Government morality is something entirely different. It was moral and even legal to kill Jews at various times in history. It was moral and legal to kill Christians at others. The martyrs in Rome, the Spanish Inquisition (which nobody expected), the Witch burnings in Salem were all moral; and within the law of the time. When morality and the force of government ride the same train, it usually runs out of control and eventually off of the tracks.

If your premise is true, then it would be hard to decry the Sharia law and its courts in many parts of the Middle East, as it is according to their "morality", and entirely within their religious belief in God.

I would prefer to find a different path.

Antipelagian said...

When morality and the force of government ride the same train, it usually runs out of control and eventually off of the tracks.

I'm not sure you are even speaking of the same thing that I am, to be honest.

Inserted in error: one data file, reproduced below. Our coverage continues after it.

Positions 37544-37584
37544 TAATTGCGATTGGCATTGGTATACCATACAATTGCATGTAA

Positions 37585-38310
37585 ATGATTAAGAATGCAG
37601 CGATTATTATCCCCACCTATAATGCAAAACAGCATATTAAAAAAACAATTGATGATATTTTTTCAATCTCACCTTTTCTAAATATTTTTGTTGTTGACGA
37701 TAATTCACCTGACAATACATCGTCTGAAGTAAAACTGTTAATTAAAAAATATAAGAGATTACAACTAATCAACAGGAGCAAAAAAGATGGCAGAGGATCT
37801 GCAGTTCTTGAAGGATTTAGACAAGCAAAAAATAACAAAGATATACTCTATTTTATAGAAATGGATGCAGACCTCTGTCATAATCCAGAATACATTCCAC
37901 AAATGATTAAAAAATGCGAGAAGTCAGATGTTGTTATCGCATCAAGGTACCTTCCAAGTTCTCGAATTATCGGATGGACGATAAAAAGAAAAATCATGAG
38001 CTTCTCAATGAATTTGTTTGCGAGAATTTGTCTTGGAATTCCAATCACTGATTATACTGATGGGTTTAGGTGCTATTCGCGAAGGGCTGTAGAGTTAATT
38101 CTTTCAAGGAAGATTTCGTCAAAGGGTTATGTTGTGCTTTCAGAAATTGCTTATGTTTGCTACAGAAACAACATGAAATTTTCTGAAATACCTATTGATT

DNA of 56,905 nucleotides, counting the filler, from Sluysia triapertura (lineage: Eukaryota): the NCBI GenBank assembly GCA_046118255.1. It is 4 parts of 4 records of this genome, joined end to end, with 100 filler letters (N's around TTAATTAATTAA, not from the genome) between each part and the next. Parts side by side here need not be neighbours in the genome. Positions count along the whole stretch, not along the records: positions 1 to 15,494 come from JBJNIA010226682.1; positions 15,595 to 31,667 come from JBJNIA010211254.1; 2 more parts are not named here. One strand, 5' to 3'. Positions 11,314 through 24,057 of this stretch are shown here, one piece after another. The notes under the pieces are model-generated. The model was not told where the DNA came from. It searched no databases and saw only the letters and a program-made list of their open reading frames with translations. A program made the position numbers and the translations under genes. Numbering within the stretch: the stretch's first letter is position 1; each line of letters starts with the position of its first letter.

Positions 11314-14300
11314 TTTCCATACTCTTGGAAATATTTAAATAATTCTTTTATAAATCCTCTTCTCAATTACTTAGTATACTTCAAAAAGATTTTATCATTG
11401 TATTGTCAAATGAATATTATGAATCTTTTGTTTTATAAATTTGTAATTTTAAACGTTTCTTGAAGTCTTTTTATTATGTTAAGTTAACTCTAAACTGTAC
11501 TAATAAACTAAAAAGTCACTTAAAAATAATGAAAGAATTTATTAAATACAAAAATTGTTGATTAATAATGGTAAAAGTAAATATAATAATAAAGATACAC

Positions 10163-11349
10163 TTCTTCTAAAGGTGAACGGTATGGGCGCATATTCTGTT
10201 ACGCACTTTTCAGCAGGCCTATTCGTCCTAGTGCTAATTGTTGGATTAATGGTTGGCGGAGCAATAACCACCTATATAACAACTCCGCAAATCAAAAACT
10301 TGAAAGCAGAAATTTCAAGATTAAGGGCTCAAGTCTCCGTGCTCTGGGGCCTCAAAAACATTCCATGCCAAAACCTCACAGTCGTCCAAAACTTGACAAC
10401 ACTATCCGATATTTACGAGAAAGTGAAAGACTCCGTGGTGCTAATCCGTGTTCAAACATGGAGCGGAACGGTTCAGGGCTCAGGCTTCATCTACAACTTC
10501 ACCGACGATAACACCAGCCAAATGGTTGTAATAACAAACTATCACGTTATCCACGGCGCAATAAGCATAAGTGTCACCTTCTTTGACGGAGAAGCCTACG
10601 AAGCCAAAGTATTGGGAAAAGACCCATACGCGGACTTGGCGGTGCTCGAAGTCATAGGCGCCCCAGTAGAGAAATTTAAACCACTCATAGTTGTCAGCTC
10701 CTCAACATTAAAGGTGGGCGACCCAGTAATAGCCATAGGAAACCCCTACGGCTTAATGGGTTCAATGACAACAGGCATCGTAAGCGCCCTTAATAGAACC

There is a certain sense where the government cannot make persons moral...that I would agree with you on. However, whenever we acknowledge the State has a duty to execute justice, protect rights, etc...that is a tip of the hat from government to morality. So you still have that pesky problem of "who's morality"?

When law becomes a mere fiat of the State, we have serious problems...that's tyranny...not to mention arbitrary. If law is the product of a society, that is simply mob rule. If law is relative to the individual, you have anarchy.

If your premise is true, then it would be hard to decry the Sharia law and its courts in many parts of the Middle East, as it is according to their "morality", and entirely within their religious belief in God.

I'm not sure you really know my premise so I'm not sure how you come to believe I couldn't decry Sharia law.

I would prefer to find a different path.

Whose path? Your own? Society's? Which society, and who decides that path is right?

Logi-call said...